Most adults in my classes typically guess that inflation is far higher than it is, believing it is close to 10% a year rather than the 2.5% to 3.5% rate is has been for the past couple decades. However, even at 3.5%, they do not understand that prices will actually DOUBLE in just twenty years. The Rule of 72 is a powerful tool for teaching about the impact of inflation over time.”

Todd Christensen, Education Manager, Money Fit by DRS

The Correlation Between Interest Rates And Monetary Inflation

“Very few people understand the correlation between interest rates and monetary inflation.  When interest rates are suppressed below the GDP rate, which is a reflection of economic output, then interest rates anywhere in the interest curve below this rate results in people being paid to borrow.  This is because the rate of interest is below the rate of monetary inflation and thus people are encouraged to expand in ways that are not necessarily economic.  To that end, assets that are tied to the interest rate complex largely rise in price as interest rates are lowered.

While the apparent gains in value for assets tied to interest rates like real estate, bonds, commodities, collectibles, may seem engendered by real market demand, in most cases the demand is artificially being created by inflation tied to below market price interest rates.  Central Bank meddling in the pricing mechanism for interest rates, which some would say is the most important price in a free market, distorts all markets and that’s why many assets are highly susceptible to the boom-bust cycle of bubbles.”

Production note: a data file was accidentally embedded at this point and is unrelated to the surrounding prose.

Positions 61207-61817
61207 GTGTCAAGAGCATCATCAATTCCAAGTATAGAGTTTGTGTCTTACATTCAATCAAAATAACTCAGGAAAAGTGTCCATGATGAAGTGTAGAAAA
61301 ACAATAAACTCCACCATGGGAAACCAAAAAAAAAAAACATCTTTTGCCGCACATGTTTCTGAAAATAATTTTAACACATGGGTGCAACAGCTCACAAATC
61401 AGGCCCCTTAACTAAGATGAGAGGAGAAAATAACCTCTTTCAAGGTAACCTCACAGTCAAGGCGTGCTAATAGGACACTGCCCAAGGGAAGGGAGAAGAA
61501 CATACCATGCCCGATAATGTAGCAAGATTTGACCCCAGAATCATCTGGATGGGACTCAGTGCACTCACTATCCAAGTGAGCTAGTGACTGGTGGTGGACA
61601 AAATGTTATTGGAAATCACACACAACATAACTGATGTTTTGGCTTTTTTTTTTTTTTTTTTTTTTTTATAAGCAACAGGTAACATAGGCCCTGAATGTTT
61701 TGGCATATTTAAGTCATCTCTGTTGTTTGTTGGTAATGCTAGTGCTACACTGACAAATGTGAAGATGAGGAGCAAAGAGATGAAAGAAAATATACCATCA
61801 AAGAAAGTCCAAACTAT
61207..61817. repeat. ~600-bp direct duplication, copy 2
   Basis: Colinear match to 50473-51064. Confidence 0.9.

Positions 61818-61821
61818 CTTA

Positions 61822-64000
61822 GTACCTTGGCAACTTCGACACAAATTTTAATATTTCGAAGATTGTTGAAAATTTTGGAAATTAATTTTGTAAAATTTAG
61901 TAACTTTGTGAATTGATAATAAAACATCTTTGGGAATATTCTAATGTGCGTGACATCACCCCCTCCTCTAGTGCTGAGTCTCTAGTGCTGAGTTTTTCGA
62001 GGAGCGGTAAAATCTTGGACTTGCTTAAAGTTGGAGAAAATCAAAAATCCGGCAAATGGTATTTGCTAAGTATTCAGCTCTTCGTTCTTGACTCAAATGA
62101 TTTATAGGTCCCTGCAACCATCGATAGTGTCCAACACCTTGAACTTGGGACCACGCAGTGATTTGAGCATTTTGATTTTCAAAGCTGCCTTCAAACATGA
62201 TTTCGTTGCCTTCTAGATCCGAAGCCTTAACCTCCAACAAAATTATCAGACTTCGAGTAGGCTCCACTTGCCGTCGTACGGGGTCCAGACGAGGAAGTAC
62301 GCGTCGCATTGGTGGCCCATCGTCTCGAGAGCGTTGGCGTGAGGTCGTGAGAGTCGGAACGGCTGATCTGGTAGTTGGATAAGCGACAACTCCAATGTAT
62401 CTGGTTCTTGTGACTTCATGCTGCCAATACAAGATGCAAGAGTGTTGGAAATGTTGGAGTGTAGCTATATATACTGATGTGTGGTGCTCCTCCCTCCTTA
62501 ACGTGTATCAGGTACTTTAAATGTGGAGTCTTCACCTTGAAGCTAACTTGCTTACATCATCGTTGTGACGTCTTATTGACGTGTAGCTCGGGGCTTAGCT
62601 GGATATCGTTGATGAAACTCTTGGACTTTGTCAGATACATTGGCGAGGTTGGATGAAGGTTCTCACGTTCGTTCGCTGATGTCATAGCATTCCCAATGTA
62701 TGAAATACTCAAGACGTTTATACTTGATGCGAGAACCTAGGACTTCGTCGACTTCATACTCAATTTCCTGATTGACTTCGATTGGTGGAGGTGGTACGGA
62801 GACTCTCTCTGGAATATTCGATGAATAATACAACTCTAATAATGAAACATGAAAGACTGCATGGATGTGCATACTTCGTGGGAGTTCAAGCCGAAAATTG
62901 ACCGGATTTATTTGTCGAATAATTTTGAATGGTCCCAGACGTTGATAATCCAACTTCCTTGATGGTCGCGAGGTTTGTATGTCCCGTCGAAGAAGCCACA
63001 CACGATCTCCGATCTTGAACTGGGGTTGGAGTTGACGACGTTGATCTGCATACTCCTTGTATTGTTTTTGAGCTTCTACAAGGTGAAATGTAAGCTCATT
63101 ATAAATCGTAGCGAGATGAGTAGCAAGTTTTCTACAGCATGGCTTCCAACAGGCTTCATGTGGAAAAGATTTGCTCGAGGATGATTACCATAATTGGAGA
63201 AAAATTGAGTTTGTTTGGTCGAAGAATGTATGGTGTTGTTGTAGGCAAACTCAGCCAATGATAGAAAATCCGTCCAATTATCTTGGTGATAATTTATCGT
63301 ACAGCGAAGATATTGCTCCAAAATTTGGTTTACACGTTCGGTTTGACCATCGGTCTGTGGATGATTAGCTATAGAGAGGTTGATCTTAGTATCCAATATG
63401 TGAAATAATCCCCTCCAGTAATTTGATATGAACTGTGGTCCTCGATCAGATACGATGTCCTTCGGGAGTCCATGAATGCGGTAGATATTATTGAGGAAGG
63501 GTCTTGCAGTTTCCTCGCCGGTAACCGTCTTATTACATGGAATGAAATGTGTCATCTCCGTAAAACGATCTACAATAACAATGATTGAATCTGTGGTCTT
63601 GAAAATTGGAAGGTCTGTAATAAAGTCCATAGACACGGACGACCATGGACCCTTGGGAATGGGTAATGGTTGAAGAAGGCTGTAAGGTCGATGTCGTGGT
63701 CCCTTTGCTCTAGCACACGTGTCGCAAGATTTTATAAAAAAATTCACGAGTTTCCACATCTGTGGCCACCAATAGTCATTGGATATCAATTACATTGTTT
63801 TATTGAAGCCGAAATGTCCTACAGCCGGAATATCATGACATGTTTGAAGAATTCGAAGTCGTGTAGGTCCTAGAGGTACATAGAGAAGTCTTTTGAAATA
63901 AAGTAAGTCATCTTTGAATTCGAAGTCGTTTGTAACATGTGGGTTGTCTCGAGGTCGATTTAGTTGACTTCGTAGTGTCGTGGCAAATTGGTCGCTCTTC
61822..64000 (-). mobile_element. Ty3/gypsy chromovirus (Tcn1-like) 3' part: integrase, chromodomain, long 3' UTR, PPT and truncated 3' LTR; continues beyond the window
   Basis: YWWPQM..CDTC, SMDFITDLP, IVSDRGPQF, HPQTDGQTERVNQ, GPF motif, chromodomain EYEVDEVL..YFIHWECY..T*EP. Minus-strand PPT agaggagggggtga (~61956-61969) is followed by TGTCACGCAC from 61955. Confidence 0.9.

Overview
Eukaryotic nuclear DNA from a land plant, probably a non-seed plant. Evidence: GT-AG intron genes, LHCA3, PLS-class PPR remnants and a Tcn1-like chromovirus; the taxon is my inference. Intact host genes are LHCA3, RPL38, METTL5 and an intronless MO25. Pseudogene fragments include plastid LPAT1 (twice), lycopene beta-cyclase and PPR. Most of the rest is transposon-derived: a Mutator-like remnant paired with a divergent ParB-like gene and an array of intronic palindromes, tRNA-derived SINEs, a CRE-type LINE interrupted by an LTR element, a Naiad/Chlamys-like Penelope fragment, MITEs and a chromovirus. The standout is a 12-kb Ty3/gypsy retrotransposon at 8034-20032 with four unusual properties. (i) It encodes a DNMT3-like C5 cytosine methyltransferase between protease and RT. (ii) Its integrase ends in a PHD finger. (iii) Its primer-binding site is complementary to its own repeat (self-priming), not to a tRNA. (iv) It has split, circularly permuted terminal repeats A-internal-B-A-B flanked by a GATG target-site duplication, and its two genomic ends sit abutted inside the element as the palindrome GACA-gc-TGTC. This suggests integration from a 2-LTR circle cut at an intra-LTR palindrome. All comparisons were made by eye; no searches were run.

Brian Ma, Broker, Flushing Real Estate Group 

Investing In Real Estate Is The Best Hedge Against Inflation

“One of the most important things which the average American does not know about inflation is that investing in real estate is the best hedge against it. While people are generally aware of the many benefits of real estate investments such as relatively low risk and monthly rental income, they often fail to appreciate the fact that investing in real estate properties protects one’s money against inflation. While housing markets take temporary downturns as a result of economic and demographic factors, they always bounce back. Regardless of which market you look at, real estate prices follow an upward trend in the medium and long term. This is due to the constant increase in housing demand (due to population growth) and the fact that the land on which properties are built is a very limited resource. If we look at data from the past few decades, the average annual appreciation rate in the US exceeds the average annual inflation rate. In 2020 inflation in the US is forecast to reach about 2%, while the increase in the median home value is expected to reach about 2.2%. This means that once again the real estate appreciation rate will exceed the inflation rate, offering investors protection of their financial resources.”

Daniela Andreevska, Marketing Director, Mashvisor

Unfortunately, inflation is an economic reality that is unavoidable. You can keep abreast of the monthly inflation rates and the CPI via the Bureau of Labor Statistics release schedule. The best strategy to hedge against inflation is to ensure that one has a diversified portfolio.

Sarah Bauder

Sarah has been writing on the topics of politics, history and finance for over a decade. She is currently an editor at CPI Inflation Calculator, covering the topics of CPI, inflation, US economy and economic commentary.